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Dec. 30 (Bloomberg) -- Switzerland’s soccer federation docked FC Sion 36 points following an ultimatum from the sport’s governing body that it penalize the team for fielding ineligible players or find itself banned.
The Swiss Football Association said it made the deduction based on a formula demanded by FIFA that Sion lose three points for every game it played while using six players it signed while under a transfer ban for breaching regulations in 2009.
If the Swiss body hadn’t sanctioned Sion, it would have been “automatically suspended by FIFA from Jan. 14,” the federation said in a statement on its website.
Before today’s decision, the Swiss national team and all the country’s qualifiers in European club competitions like Basel, which eliminated Manchester United at the group stages of the Champions League, faced bans.
“The Swiss F.A. asks FIFA today to confirm that the suspension won’t now come into force,” the organization said in its statement. FIFA said it will look at the matter again in early January.
Sion labeled the decision “cowardly” and said the Swiss federation had “bowed to the blackmail of FIFA” and “collaborated” in an injustice.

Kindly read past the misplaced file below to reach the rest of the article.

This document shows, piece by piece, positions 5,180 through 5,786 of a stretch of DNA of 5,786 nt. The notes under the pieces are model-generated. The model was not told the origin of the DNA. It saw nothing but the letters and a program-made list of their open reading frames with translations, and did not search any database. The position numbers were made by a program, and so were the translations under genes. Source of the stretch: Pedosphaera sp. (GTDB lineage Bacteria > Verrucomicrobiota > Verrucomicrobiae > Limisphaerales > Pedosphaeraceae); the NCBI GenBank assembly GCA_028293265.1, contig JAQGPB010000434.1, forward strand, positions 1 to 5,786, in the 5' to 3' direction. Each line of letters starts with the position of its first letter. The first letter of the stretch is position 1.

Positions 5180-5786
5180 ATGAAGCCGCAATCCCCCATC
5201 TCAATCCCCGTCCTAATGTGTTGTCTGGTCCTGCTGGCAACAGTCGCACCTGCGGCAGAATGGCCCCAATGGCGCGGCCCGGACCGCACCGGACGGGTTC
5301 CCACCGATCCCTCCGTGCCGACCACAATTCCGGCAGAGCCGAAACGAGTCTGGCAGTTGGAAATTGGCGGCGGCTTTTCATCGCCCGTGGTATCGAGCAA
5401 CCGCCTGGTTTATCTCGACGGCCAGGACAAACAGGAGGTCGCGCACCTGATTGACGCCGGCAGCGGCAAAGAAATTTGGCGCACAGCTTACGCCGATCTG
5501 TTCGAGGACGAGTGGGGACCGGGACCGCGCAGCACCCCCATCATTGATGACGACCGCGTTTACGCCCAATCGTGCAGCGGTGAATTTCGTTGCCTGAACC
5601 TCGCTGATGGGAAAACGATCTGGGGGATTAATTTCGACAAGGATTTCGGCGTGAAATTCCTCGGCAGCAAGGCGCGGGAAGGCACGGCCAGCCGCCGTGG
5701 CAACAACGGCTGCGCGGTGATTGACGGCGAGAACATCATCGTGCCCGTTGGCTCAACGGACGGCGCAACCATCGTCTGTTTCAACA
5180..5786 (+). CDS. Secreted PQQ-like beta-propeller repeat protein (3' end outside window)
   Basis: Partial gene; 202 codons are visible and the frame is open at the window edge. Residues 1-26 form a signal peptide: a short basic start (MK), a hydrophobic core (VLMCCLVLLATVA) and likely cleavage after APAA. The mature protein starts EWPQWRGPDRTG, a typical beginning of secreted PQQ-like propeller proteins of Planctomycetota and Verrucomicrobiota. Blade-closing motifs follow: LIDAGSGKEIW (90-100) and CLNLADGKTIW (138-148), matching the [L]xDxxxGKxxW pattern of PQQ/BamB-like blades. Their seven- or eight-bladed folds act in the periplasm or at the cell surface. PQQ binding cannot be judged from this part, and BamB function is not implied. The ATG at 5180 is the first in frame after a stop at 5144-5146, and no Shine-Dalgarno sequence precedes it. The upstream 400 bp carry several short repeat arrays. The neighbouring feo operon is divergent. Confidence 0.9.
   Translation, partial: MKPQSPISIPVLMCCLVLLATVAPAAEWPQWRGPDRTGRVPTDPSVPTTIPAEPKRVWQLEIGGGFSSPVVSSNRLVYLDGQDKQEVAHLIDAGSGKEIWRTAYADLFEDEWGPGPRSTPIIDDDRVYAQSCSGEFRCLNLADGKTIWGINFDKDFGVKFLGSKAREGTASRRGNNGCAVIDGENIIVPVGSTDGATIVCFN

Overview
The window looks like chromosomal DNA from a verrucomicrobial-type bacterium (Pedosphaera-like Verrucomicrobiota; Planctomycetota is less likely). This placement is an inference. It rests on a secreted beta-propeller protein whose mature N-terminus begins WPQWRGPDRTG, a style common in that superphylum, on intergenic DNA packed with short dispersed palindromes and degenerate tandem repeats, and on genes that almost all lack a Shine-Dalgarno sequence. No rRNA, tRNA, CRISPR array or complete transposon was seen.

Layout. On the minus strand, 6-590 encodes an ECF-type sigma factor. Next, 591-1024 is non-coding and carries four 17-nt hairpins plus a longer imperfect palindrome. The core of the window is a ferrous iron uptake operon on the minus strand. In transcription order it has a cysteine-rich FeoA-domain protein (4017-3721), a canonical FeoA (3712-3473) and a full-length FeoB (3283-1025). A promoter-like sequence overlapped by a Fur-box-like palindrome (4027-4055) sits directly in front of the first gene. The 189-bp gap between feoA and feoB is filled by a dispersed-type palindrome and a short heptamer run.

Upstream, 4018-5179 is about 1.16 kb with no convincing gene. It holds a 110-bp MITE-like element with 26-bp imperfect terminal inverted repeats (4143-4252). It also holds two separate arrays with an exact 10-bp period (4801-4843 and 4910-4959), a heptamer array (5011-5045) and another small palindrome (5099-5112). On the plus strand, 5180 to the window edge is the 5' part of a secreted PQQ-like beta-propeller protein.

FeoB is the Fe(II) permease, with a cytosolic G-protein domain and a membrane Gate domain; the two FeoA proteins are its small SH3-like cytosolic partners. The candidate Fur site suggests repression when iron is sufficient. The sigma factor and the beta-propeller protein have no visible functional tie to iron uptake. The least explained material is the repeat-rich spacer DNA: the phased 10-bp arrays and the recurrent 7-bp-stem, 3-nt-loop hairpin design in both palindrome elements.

“This process virtually condemns the club to relegation,” the team said in a statement on its website.
Sion originally obtained an order from a Swiss court requesting its reinstatement to the Europa League after it was banned for using five of the six players in a playoff victory over Scotland’s Celtic. The club also lodged several appeals in the courts before taking its case to the Court of Arbitration for Sport, which this month upheld European soccer body UEFA’s decision.
Sion was given the transfer embargo after it broke rules in signing Egyptian goalkeeper Essam El-Hadary two years ago. The points penalty relates to its fielding offseason recruits Stefan Glarner, Pascal Feindouno, José Julio Gomes Gonçalves, Billy Ketkeophomphone, Mario Mutsch and Gabriel Garcia de la Tore in 10 league matches and two cup games.
The deduction drops Sion from third down to last place in the 10-team Swiss Super League with minus-5 points. Sion is also pursuing a case in a Zurich court against FIFA, arguing its demands are contrary to Swiss law. The club could also dispute the points penalty in the Court of Arbitration for Sport.
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